Protecting the poor from the plague of violence

Post Summary: 

Today, our friends at International Justice Mission write about the everyday violence that is plaguing the developing world … and the new book they're launching today!

***

Between the Super Bowl yesterday and the Winter Olympics opening ceremony this Friday, human trafficking has been in the spotlight recently. And it should be. There’s a common belief that major sports events exacerbate trafficking, and while that may not be true, it also doesn’t mean that trafficking isn’t a problem at those events.

Read more on the World Vision Blog about:

    Under the big tree

    Post Summary: 

    This past Friday, our wonderful writer/photographer team (Kari Costanza and Jon Warren) was in Tanzania, where they heard an amazing story of a community standing up to protect a little girl…from a very early marriage. This is what happened!

    ***

    It was a bigger meeting than usual under the big tree in Mbuyuni village, Tanzania.

    Mbuyuni is named for the incredible baobab — a spectacular tree that looks as if it was plucked from the earth and turned upside down, its roots reaching skyward. But strangely, there are no baobabs in Mbuyuni anymore. Other great big trees stand in for meetings.

    Read more on the World Vision Blog about:

      Su Su is finding her own dream

      Post Summary: 

      As a child, Su Su* worked a variety of jobs in Cambodia to help provide for her family, a road that led her into prostitution at the age of 14.

      Through a World Vision recovery center, Su Su has learned the skills she needs to follow her dream. Now, she has real plans for her future.

      This is her story in her own words.**

      ***

      When I was 10 and a scavenger on the street and in the markets, there were many beauty salons. I remember looking at the people getting their hair done, and wished I could become beautiful like them.

      I am the fourth child of seven. I am 18 years old. My goal is to earn money for my family. Since I was 12, I transplanted rice, climbed coconut trees and sold coconuts, and washed dishes at a street restaurant.

      You might wonder why I did these jobs. I come from a poor family and my parents used violence. Before I was 12, I was living with my grandmother.

      Read more on the World Vision Blog about:

        Roots and wings

        Post Summary: 

        A few months ago, World Vision communicator Jeremie Olivier traveled to the Democratic Republic of the Congo and met children benefiting from World Vision’s Rebound project, which helps rehabilitate former child soldiers and prostitutes. Read about his encounter with Zawadi and how this teenager is finding her wings through mechanics.

        ***

        As I met with children in the northeast Democratic Republic of Congo (DRC) last fall while on a short-term assignment, a quote kept coming to mind: “There are only two lasting bequests we can hope to give to our children. One of these is roots, the other wings.” This quote from Henry Ward Beecher, a clergyman known for supporting the abolition of slavery, is particularly meaningful to me as a parent.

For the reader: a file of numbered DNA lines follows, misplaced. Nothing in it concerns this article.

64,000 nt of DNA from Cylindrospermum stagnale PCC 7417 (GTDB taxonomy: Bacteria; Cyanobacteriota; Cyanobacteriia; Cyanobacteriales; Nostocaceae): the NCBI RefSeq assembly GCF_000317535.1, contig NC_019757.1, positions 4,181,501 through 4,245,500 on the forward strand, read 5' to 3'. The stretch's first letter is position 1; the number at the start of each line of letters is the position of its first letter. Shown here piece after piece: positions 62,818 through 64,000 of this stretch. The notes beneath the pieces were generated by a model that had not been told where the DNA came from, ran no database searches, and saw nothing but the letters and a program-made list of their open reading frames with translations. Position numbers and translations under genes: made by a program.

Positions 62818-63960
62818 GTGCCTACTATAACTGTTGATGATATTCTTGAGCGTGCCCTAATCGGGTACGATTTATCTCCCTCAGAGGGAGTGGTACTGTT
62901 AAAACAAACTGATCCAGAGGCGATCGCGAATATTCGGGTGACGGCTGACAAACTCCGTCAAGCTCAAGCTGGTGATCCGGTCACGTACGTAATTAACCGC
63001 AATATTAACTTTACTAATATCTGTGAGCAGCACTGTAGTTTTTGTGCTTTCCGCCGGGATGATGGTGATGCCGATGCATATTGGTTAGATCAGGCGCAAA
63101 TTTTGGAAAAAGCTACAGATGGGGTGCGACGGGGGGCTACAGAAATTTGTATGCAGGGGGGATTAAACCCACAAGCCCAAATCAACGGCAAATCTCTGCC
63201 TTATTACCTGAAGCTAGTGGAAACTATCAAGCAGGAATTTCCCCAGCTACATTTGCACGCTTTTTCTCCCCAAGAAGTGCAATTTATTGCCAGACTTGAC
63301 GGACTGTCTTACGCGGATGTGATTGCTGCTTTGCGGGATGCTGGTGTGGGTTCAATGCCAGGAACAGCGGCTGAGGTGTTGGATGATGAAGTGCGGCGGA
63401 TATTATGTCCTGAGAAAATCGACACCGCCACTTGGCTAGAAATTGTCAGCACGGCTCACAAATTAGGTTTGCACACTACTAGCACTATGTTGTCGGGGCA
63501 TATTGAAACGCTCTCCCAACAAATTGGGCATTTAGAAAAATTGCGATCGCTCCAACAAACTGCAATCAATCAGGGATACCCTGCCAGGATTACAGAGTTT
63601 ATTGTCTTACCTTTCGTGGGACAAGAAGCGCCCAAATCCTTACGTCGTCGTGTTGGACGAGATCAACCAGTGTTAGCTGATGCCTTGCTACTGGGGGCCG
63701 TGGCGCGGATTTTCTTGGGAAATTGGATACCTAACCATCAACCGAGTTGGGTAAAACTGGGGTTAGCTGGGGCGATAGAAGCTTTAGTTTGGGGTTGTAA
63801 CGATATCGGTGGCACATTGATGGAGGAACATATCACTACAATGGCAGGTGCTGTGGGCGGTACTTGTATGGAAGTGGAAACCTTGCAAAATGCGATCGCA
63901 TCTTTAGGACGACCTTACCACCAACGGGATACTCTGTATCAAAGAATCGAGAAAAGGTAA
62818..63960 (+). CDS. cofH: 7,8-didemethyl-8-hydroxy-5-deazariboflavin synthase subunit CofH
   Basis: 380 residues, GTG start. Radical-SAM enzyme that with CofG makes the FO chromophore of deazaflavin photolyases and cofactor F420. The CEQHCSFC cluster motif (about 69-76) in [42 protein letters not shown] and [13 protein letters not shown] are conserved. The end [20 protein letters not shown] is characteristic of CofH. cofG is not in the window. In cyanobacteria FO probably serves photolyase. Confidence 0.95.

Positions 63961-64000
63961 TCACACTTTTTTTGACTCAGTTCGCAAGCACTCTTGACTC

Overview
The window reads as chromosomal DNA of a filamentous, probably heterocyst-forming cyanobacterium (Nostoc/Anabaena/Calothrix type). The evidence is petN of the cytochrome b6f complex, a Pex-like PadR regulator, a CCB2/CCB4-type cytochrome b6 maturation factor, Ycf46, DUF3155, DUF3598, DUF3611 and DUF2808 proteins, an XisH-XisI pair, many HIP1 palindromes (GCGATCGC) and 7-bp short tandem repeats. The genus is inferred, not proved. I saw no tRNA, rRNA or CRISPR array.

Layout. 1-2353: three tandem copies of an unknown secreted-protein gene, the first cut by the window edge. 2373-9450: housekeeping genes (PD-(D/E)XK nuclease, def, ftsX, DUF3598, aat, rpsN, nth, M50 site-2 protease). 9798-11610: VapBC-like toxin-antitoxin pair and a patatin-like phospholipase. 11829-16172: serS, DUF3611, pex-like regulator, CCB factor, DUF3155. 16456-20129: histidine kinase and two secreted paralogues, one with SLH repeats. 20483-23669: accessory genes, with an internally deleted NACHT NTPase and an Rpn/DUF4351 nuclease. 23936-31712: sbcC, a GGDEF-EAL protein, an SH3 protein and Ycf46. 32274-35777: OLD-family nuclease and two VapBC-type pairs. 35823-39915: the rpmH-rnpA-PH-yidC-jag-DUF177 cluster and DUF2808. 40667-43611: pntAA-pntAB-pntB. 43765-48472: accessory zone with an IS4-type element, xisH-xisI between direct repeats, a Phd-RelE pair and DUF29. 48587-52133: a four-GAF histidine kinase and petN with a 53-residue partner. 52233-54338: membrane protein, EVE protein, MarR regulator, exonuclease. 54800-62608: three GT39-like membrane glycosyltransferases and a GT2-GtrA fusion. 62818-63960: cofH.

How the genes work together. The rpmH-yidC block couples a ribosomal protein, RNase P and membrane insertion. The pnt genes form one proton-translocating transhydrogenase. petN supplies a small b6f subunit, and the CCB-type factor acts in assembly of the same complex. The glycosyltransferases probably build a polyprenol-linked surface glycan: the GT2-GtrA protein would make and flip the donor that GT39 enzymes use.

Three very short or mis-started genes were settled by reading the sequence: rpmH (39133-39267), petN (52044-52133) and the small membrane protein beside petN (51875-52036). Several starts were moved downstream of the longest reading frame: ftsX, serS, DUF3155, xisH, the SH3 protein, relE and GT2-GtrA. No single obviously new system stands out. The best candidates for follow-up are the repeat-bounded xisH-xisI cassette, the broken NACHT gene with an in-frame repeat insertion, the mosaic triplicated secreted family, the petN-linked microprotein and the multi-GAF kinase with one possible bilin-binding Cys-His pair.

Read more on the World Vision Blog about:

          Betrothed before birth

          Today, join us in celebrating the U.N.’s International Day of the Girl Child!

          Read more on the World Vision Blog about:

            A poem to an unknown mother

            World Vision's Elda Spaho writes about child protection and the programs World Vision supports in Albania that help abused and abandoned children. Read Catherine's story and the poem she wrote to her absent mother.

            *     *     *

            Read more on the World Vision Blog about:

              A vision of opportunity for child laborers

              Combating forced labor is part of World Vision’s holistic approach to protecting children and ensuring that every child has the opportunity to experience life in all its fullness.

              Read more on the World Vision Blog about:

                A modern-day slave’s second chance

                The International Labor Organization estimates that at least 20.9 million men, women, and children around the world suffer in forced labor, though the actual number could be closer to 27 million. Further, 55 percent of victims of forced labor are women, and girls comprise 98 percent of sex trafficking victims.

                Chanty* was one of them -- but now she has a second chance.

                Read more on the World Vision Blog about:

                  Why World Vision? Life in all its fullness

                  Around the world, there are 115 million children trapped in hazardous child labor, and millions more are victims of abuse and other forms of exploitation. Under such conditions, children cannot experience fullness of life. World Vision works to protect children by preventing exploitation and abuse, by restoring children that have been abused, and by speaking out about child protection issues.

                  Today’s infographic illustrates our work in this sector.

                  Read more on the World Vision Blog about:

                    Sumi's journey from horror to new hope

                    In February, advocates won a huge victory when the Trafficking Victims Protection Reauthorization Act (TVPRA) passed Congress with broad bipartisan support. The TVPRA allowed the U.S. government to partner with the government of Bangladesh to pass its own anti-trafficking law in 2012.

                    Read more on the World Vision Blog about: